We say this every year after the annual County Health Rankings report is issued: While these rankings can be interesting (and even useful), they need to be taken with a grain of salt — maybe two.
But not too much salt: That can be bad for your blood pressure.
The rankings, which are compiled annually by the Robert Wood Johnson Foundation and the University of Wisconsin Population Health Institute, do offer a vivid illustration of how our understanding of public health, and the factors that influence public health, have expanded over the years.
But that's the kind of nuance that tends to get lost in the overall headlines: Benton County ranks No. 2 in terms of health outcomes among the state's 36 counties, which is no surprise, since the county traditionally has landed near or at the top of this list since the county rankings began. (And, in some ways, all this tells you is that Benton County has relatively high income and education levels.)
Linn County continues a slow but steady move up the list, landing in the most recent rankings at No. 18, up from No. 20 in 2018.
These county rankings blend together a variety of statistics to attempt to generate a broader picture of a county's overall health.
So, for example, the rankings take into account factors such as low-birthweight babies, the number of adults who smoke, the amount of obesity in a county and the number of sexually transmitted diseases.
But they also include information about other areas that doesn't seem to have a direct connection to community health — until you think about it.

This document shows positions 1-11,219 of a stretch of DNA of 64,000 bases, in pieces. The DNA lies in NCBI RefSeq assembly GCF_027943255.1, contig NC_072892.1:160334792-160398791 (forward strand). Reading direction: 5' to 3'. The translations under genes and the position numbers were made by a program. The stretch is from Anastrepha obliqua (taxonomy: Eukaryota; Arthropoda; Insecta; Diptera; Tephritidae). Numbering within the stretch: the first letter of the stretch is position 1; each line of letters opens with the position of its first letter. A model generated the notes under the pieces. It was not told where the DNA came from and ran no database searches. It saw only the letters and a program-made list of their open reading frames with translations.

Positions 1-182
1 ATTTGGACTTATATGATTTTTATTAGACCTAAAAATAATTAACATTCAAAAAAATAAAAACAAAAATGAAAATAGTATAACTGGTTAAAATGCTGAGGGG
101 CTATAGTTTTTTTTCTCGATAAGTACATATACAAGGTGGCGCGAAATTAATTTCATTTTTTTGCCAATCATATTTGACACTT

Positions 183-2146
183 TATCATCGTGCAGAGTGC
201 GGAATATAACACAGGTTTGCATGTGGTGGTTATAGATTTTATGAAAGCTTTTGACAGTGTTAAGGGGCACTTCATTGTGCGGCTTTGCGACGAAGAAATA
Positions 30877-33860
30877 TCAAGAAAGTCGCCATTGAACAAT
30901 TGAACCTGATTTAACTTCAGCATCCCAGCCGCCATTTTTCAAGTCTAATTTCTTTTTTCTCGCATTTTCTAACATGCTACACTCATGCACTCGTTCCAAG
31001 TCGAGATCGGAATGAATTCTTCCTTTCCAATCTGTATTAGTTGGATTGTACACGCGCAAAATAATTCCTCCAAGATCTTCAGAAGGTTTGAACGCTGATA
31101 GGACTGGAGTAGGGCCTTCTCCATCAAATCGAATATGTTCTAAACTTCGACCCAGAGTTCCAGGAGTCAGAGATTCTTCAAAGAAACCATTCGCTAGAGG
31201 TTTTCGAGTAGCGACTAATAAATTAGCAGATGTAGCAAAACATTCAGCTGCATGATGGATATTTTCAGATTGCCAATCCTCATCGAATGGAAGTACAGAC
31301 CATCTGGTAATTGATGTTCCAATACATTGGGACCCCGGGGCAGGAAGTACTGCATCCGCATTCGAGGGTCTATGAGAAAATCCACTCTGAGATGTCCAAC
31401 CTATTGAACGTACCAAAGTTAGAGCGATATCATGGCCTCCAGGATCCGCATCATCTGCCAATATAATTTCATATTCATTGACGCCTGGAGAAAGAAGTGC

For example, both Linn and Benton counties are experiencing issues with a shortage of adequate and affordable housing: In Benton County, 22 percent of households are experiencing severe housing problems, defined as overcrowding, high housing costs or lack of kitchen and plumbing facilities. The number in Linn County is 19 percent, which is better than the state average but still higher than the national average, 18 percent.
At first glance, you might wonder how housing ties into public health. But give it a moment's thought: For starters, a family that's spending more than half of its income on housing costs has much less to spend on health care.
No one is suggesting that county health officials should add to their busy to-do lists the task of developing affordable housing. But there's no doubt that there's a connection between adequate housing and health.
In some of the more traditional health measurements, Linn County still lags behind state averages: For example, 35 percent of county residents report a body mass index greater than 30, a common metric for obesity, as opposed to a state average of 28 percent. The county also is ahead of the state average in teen births.
Benton County has issues as well: The number of sexually transmitted diseases (the number of newly diagnosed chlamydia cases per 100,000 population) is substantially over the state average. And the number of people in the county who report excessive drinking also is higher than the state average. Both of those numbers could be driven by the presence of Oregon State University students — but they also suggest areas for local health officials to attack.
Both counties ranked well for clinical care, with Benton coming in at No. 1 and Linn ranking No. 7. A key metric there, the percentage of uninsured people, has dropped in Linn County from 20 percent in 2008 to 7 percent in 2016. The number in Benton County has dropped from 15 to 7 percent in the same time frame.
So the health rankings help illuminate areas where we're doing relatively well — and areas where we could do better. But the overall message is a useful reminder about the multitude of factors that combine to shape the overall health of a community. (mm)